The Japanese edition of Chief Economist, Richard A. Werner's first book, "Princes of the Yen" ("En no Shihaisha"), has attracted much attention. The book, which gives evidence of how the Japanese economy has been manipulated by its central bank, has received enthusiastic reviews by leading commentators in the print media and television. It became a No. 1 bestseller on all leading bestseller lists, reaching a print run of 140,000 books. As a result of the argument in the book, several well-known LDP politicians in Japan founded a new Central Bank Reform Research Group in 2001/02, which Richard advised.

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Book Synopsis

Reviews in the Japanese Press

Please read the following selected articles taken from the Japanese press, and further refer to our Press Room/Media Archive for more media coverage:

BOJ planned bubble, decade of misery, The Japan Times, July 27, 2001

Book exposes BoJ 'Rulers', The Asahi Shinbun, May 10, 2001

Reviews of "Princes of the Yen":

"Superb. A gripping page turner - not expected of a book analyzing the reasons why Japan's 1990s had become a 'lost' decade. The author is extremely well-versed in Japanese institutions, including their seen and unseen interdependence, and advances an analysis that Japan's decade long economic malaise is an outcome due substantively to a failure of the Bank of Japan to create credit; an analysis that must be read and critically evaluated by as many thinking Japanese as well as by the policy-makers.
This is a timely book, rich in historical insights and in enlivening characterizations of personae dramatis and the policy-making process of today. The author will convince all readers that the policy of the Bank of Japan played a major, if not the dominant, role in prolonging the deflationary recession plaguing the Japanese economy today."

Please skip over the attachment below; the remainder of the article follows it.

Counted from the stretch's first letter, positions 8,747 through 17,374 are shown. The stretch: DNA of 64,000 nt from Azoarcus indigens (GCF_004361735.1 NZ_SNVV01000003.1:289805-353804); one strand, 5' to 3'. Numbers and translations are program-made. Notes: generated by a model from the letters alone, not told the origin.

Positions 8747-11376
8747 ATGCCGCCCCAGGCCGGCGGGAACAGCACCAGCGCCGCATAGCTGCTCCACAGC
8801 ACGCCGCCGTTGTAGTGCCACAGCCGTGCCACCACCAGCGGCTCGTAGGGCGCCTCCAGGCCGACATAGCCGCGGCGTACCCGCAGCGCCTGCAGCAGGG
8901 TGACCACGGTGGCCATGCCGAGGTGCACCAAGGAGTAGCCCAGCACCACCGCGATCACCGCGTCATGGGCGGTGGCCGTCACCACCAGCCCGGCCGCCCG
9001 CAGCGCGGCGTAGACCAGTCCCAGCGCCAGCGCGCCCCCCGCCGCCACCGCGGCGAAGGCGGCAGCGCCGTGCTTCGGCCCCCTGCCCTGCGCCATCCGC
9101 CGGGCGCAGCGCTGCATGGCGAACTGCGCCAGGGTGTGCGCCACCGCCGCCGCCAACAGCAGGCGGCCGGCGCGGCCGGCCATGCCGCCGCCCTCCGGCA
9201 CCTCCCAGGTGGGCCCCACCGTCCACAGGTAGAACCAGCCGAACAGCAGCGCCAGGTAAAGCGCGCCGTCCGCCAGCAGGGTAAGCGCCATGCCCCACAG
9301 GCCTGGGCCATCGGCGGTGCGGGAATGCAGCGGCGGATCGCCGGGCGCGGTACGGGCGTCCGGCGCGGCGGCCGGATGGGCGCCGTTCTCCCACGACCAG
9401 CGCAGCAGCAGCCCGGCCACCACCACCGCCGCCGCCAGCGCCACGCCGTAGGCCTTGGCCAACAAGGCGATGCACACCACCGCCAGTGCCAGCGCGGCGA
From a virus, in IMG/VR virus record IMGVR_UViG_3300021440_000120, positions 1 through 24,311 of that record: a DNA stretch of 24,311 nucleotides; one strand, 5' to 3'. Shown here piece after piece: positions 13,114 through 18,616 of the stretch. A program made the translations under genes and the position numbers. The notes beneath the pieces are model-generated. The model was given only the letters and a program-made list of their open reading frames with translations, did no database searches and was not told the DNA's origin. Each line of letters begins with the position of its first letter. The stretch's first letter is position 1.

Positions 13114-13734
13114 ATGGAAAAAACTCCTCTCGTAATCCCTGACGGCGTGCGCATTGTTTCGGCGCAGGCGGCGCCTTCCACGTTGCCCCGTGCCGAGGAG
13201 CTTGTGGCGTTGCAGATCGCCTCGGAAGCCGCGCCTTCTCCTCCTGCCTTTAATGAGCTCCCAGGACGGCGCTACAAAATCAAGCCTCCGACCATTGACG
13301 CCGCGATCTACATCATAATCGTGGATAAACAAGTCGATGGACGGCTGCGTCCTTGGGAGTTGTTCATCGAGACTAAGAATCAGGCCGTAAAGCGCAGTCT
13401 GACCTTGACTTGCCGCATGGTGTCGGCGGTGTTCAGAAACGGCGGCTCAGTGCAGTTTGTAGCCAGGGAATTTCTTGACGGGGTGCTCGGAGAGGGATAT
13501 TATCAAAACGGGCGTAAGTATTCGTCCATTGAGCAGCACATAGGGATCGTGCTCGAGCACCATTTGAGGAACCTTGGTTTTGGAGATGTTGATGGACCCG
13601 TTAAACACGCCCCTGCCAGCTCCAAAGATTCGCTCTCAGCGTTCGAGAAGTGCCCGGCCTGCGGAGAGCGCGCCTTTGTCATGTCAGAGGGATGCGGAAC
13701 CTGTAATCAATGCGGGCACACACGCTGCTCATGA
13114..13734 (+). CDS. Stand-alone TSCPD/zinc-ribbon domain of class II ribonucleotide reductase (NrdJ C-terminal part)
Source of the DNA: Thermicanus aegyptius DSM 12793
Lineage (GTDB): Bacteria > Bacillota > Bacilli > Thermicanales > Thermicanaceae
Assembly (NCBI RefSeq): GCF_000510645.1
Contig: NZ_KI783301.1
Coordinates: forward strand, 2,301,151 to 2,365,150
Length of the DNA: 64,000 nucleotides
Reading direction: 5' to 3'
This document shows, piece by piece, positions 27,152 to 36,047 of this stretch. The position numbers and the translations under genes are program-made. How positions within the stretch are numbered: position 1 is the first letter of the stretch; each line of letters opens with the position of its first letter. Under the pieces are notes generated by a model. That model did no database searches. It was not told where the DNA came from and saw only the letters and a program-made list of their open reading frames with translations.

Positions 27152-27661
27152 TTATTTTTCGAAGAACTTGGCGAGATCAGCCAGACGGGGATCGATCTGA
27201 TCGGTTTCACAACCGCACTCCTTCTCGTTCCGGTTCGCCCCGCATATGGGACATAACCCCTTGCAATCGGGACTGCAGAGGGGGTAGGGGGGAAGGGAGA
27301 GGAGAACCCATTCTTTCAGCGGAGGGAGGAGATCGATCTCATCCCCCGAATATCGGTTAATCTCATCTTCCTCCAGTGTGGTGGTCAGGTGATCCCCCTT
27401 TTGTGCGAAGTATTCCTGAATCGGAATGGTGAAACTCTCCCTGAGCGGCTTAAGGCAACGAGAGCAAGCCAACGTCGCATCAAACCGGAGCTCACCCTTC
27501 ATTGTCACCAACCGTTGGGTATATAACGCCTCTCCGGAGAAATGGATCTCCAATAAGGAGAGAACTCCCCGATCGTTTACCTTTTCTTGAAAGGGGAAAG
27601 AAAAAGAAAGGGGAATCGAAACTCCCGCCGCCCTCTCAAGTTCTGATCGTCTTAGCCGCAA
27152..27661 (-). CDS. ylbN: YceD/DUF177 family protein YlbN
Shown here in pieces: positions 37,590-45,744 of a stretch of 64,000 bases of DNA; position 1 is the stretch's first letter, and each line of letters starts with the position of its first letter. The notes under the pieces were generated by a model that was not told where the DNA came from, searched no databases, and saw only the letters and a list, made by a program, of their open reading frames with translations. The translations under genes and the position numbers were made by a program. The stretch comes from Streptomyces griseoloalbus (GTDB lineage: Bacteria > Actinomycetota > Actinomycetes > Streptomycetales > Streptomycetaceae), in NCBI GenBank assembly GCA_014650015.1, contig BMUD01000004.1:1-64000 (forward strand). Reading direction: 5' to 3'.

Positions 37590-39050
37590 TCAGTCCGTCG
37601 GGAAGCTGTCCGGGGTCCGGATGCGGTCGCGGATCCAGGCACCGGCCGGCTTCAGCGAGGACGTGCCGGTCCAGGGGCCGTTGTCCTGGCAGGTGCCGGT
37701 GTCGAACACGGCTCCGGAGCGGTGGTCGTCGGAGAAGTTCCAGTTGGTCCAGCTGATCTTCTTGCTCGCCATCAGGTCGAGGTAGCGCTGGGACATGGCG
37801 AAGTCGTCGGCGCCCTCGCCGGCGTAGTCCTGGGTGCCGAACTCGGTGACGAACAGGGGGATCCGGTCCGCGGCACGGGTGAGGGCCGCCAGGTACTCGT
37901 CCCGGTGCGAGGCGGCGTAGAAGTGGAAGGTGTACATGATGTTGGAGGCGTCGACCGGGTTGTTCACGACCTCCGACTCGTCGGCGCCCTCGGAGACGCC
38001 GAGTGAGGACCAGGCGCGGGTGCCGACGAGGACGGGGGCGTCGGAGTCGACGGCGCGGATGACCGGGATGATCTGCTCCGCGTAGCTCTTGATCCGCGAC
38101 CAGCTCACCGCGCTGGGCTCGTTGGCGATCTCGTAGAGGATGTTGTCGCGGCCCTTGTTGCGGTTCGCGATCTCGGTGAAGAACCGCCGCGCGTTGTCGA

Dr. Kozo Yamamura, Job and Gertrud Tamaki Professor of Japanese Studies, Professor of Asian Studies and Economics, The Henry M. Jackson School of International Studies, University of Washington

"Packed full of interesting information and a good read into the bargain."

Prof. Ronald Dore, Professor Emeritus, London School of Economics, University of London

"I highly recommend this important book. While reviewing it, I became captivated by the story. The insight Mr. Werner brings to this important corner of global finance is intriguing and the implications of the Princes of the Yen are far-reaching and of relevance to all of us in business, finance and academia. They even invite another book, a sequel to the present one. Mr Werner is highly qualified to write this book. Written in a very readable and easily accessible style, it is logically compelling."

Dr. Hank Pruden, Professor of Finance, Golden Gate University, San Francisco

"This book is one which will keep any interested scholar, student, financial practitioner or 'veteran' of the Asian crisis, glued to the book late into the night, if not awake all night."

Dr Paul McNelis, Professor of Economics, Georgetown University, Washington, DC